Make the Drive to Church Worthwhile

Confronted with the price of gas and a 20-mile daily commute to the office, Jeff Bleijerveld and I thought it made sense to ride together. So today, I picked him up. We both live on the southwest side of Fort Wayne, maybe a mile apart. It was good fellowship, we saved money, and we reduced our carbon footprint.

Seth Godin predicts that in the business world, with the price of fuel, it’ll become more common to hear people, after a meeting, complain, “I came all the way here for this?”

Churches don’t have nearly as many meetings as they once did.

  • Monthly board meetings have become bi-monthly or quarterly.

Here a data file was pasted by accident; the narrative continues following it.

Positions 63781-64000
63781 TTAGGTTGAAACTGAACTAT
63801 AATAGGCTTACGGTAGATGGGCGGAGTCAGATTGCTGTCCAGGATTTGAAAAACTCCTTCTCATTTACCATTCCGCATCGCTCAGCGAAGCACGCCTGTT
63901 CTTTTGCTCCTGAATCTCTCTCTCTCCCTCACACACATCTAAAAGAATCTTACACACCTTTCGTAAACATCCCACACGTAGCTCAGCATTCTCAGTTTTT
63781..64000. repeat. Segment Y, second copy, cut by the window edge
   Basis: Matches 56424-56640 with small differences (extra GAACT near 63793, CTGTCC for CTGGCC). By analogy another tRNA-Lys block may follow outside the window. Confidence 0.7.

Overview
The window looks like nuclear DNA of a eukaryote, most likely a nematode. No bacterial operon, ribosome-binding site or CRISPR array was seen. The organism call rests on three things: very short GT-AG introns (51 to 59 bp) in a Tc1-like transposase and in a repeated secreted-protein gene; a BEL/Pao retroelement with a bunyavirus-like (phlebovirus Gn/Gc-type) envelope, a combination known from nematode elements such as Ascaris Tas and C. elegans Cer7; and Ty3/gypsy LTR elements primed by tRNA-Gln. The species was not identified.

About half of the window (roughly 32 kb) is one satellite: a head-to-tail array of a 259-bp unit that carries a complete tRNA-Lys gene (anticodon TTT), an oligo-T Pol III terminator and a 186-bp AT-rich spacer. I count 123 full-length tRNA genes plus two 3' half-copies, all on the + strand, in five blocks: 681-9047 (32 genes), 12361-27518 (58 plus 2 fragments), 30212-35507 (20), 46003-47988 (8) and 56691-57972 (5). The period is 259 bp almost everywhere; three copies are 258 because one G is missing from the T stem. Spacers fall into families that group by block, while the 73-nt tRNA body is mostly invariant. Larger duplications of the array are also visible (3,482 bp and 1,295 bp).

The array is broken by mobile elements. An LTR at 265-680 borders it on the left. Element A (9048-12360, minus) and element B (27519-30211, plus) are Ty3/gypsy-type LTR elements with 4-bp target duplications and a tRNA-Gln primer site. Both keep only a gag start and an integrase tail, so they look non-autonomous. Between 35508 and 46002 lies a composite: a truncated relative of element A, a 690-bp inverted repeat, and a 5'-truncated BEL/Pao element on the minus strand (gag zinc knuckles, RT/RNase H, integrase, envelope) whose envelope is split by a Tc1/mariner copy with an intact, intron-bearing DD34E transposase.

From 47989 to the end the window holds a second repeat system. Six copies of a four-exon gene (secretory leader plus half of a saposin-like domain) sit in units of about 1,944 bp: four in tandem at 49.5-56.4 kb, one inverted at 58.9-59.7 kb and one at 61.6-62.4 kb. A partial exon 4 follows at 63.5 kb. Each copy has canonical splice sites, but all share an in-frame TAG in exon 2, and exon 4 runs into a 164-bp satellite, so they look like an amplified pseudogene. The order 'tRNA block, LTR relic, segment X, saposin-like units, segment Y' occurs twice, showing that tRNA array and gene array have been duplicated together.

• We’ve dispensed with lots of committees that once seemed┬ánecessary.
  • We’ve streamlined our church structures. Streamlining is good.

But now, church meetings don’t only take up a person’s time. They also hit the wallet.

  • Every trip Pam and I make to church costs us around $5.
  • Other people drive much, much farther.
  • A single board meeting could involve a collective cost of $50 or more.
  • Since we’re a low-income church, gas hurts.

So whatever awaits us at church, whether a meeting or music practice or a service, needs to be well worth not only the time, but the gas money.

That, of course, should have always been the case. But money has a way of focusing our attention.

No Comments

Post A Comment